The COVID-19 pandemic has put tremendous pressure on convenience stores and other fuel retailers to ensure the delivery of essential services. But the pandemic has also provided one small reprieve—the deadline for converting gas pumps to accept “chip” payment cards has been extended to April 17, 2021.
Initially slated for Oct. 1, 2015, the deadline was extended to October 2020 when it became evident that many fuel retailers were struggling to make the conversion. In May, Visa extended the deadline again due to the unprecedented business disruption caused by the COVID-19 pandemic.
The nationwide shift to chip cards under the Europay, MasterCard and Visa (EMV) standard began in earnest in 2014. While traditional payment cards store data in magnetic strips that can be copied and counterfeited, EMV cards use computer chips to create a unique, one-time code for each transaction. That code is useless to a criminal if stolen because it can’t be used again.
Fuel retailers have been given more time than other merchants to make the switch due to the difficulty of converting fuel dispensing equipment. With less than 10 months to go, however, retailers need to have a plan in place for meeting the new deadline.
The EMV transition challenge
While the move to EMV is not mandatory, card issuers have given merchants an incentive to replace their point-of-sale (PoS) systems with EMV-compliant equipment. For example, liability for purchases made with a compromised card shifts from the card issuer to the party that is the least EMV-compliant. In other words, the cost of fraud will be the responsibility of the non-compliant merchant. The April 17, 2021, deadline reflects the date that the liability-shifting approach will apply to fuel retailers.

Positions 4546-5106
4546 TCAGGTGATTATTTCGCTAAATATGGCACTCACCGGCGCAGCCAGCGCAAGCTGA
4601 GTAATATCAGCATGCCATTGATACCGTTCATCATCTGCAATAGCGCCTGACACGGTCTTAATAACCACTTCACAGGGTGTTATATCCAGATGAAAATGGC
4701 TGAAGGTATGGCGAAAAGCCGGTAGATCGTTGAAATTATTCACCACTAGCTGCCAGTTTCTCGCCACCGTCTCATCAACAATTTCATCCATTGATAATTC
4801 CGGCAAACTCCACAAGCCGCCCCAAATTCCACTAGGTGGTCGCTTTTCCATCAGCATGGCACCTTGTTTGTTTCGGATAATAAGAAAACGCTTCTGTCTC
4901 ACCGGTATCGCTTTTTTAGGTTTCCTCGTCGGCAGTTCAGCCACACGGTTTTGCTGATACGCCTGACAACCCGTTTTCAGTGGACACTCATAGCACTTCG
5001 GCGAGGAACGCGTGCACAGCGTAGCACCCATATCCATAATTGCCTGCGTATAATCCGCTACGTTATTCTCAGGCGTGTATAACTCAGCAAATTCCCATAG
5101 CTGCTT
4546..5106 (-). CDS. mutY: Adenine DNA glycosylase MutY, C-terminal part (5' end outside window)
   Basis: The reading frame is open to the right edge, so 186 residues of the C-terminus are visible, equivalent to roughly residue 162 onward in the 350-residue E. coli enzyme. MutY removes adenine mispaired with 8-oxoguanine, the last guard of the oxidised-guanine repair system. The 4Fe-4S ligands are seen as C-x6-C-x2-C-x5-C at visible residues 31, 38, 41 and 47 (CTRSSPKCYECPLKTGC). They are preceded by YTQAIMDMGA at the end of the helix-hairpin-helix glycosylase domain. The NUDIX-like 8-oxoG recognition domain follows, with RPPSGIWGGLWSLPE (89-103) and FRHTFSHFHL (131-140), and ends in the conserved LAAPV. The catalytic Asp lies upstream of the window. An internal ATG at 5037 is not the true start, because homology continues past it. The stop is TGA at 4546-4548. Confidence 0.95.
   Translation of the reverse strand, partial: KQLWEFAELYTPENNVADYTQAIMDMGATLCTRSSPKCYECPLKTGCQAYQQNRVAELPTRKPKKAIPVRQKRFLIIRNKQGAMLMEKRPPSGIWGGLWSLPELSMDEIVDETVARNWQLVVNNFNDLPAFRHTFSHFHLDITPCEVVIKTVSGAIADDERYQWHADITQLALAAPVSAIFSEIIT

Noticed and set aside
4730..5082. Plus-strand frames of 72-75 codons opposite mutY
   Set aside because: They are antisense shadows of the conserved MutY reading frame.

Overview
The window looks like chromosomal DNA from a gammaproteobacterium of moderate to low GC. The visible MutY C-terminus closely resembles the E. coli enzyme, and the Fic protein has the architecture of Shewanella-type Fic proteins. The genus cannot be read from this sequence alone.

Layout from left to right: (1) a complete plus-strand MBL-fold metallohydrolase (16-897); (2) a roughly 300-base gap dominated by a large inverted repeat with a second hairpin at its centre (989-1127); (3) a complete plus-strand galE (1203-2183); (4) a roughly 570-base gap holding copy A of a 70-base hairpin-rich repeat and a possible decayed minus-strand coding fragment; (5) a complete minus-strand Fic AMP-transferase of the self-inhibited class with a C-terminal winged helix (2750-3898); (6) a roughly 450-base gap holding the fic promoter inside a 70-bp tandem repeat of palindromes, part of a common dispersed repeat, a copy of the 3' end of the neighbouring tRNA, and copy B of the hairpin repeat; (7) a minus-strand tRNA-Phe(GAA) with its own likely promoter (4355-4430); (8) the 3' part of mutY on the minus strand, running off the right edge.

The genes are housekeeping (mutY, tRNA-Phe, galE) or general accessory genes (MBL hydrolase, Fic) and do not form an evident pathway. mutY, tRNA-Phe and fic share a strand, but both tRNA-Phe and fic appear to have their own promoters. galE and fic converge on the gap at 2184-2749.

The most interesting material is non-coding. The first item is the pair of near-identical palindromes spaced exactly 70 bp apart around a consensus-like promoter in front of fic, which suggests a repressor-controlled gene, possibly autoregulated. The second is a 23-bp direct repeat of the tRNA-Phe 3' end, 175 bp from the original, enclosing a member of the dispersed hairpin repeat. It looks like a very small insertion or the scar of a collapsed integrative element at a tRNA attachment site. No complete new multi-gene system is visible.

Many fuel retailers have delayed switching to EMV technology due to the cost and complexity involved. While the card readers used inside a store might only cost a couple of hundred dollars, purchasing and installing the PoS terminals in gas pumps can be much more expensive.
EMV does not eliminate the need to maintain compliance with the Payment Card Industry Data Security Standard (PCI DSS). EMV is concerned with preventing fraud in card-present transactions, while PCI DSS focuses on securing cardholder data. Fuel retailers must ensure that they remain PCI DSS compliant as they upgrade their PoS systems and software.
Contacting a certified MNSP is step one
The services of a certified Managed Network Service Provider (MNSP), such as the SageZONE solution offered by MNSP SageNet, are a necessary pre-requisite to achieving outdoor EMV compliance. These solutions allow outdoor EMV deployment at the fuel dispenser when using NCR, Verifone or Gilbarco PoS systems.
The deadline for transitioning to EMV has been extended, but the clock is ticking. Teaming-up with a certified-MNSP is an essential first step to reducing cost, complexity and risk in converting to the EMV standard.
This post is sponsored by SageNet